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Another one that has been bugging me:

Say $X$ is a finite CW complex. What is the simplest CW structure on $S^n \times X$

So I assume that $E$ is the family of cells in $X$ and $\Phi = \{ \Phi_e:e \in E \}$ is the family of attaching maps (technically I guess $\Phi_e | S^{k-1}$ is the attaching map of a $k$-cell).

I think that if I take the usual CW structure on the $n$-sphere (1 0-cell, $e^0_s$ and 1 $n$-cell $e^n_s$) that the family of cells $E'$ of $S^n \times X$ is just $E'=\{ e^0_s \times e, e^n_s \times e: e \in E \}$

But I am unsure how to attach it? I guess we only really need to worry in the instances we are attaching a 0-cell and an $n$-cell, else we can just use the usual maps.

Writing down the cellular chain complex is not too bad - it will just have an extra copy of $\mathbb{Z}$ in the $0$-th and $n$-th position.

Can we then calculate $H_k(S^n \times X)$ in terms of $H_k(X)$? (Again, the boundary formulas will only change in the $0$-th and $n$-th case

Edit: And can we do it without the Kunneth formula?

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@user8268 - thanks - I will edit the question. I thought it can be done without the Kunneth formula –  Juan S Apr 6 '11 at 8:22
    
for homology you only need to know "what cells of dimension $k-1$ are on the boundary of a dim-$k$-cell". In your example the chain complex is just the direct sum of the chain complex of $X$ and of its copy, where everything is multiplied by the dim-$n$ cell of $S^n$. Hence $H_k(S^n\times X)=H_k(X)\oplus H_{k-n}(X)$. –  user8268 Apr 6 '11 at 9:00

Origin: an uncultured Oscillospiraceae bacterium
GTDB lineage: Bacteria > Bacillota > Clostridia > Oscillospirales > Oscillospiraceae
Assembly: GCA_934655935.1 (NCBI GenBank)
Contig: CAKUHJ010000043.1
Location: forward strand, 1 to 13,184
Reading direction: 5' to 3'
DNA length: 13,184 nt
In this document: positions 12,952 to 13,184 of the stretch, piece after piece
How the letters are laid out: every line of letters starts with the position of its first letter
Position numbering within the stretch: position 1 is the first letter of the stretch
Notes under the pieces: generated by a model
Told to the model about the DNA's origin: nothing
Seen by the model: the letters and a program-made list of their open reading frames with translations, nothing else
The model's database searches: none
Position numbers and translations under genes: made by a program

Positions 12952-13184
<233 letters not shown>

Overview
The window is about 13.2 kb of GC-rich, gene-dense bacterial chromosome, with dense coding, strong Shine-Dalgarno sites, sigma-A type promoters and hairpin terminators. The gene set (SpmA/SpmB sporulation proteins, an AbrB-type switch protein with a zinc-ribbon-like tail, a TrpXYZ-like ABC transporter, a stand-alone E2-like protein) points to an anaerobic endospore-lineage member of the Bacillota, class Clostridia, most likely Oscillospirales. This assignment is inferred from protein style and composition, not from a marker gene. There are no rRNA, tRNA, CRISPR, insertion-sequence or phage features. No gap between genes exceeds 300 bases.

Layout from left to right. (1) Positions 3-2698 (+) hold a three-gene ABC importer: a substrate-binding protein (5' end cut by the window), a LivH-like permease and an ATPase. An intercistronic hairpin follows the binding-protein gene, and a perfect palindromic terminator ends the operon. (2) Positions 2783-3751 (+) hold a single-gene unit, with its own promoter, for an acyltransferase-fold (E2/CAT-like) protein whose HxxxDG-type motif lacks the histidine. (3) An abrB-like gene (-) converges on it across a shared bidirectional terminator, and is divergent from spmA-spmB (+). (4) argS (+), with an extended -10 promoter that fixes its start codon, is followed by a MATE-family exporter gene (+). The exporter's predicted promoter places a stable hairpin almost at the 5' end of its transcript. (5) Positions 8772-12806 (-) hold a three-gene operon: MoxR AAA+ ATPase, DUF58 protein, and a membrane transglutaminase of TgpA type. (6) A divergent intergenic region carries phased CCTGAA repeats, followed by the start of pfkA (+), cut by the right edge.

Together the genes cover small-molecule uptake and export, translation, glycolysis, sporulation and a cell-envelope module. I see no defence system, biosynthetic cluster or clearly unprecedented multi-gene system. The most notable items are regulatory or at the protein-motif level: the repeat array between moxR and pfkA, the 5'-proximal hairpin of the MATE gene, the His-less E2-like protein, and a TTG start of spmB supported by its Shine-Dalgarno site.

(what I said is true for $n>1$. Anyway, the chain complex for $X\times Y$ is simply the tensor product of the chain complexes of $X$ and of $Y$) –  user8268 Apr 6 '11 at 9:51
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1 Answer 1

up vote 5 down vote accepted

Here is a nice solution I was just shown:

Use the retraction $r:X \times S^n \to x \times \{ x_0 \}$ given by $(x,s) \mapsto (x,x_0)$ along with the LES of the pair $(X \times S^n, X \times \{ x_0 \})$ to show $$H_k(X \times S^n) \simeq H_k(X \times \{ x_0 \} ) \oplus H_k(X \times S^n, x \times \{ x_0 \} )$$

Then take $S^n$ as the upper and lower hemisphere, $D^n_+$ and $D^n_-$ with $D^n_+ \cap D^n_- \sim S^{n-1}$ such that $x_0 \in D^n_+ \cap D^n_-$. Then use a a relative Mayer-Vietrois sequence with the sets

$A = X \times D^n_+$

$B = X \times D^n_-$

$C = D = X \times \{ x_0 \}$

to get $$H_K(X \times S^n,X \times \{ x_0 \} ) \simeq H_{k-1}(X \times S^{n-1}, x \times \{ x_0 \} )$$

Iterate this and use excision to get

$$H_K(X \times S^n,X \times \{ x_0 \} ) \simeq H_{k-n}(X)$$

Combining the above we get

$$H_k(X \times S^n) \simeq H_k(X) \oplus H_{k-n}(X)$$ exactly as @user8268 says

Nice!

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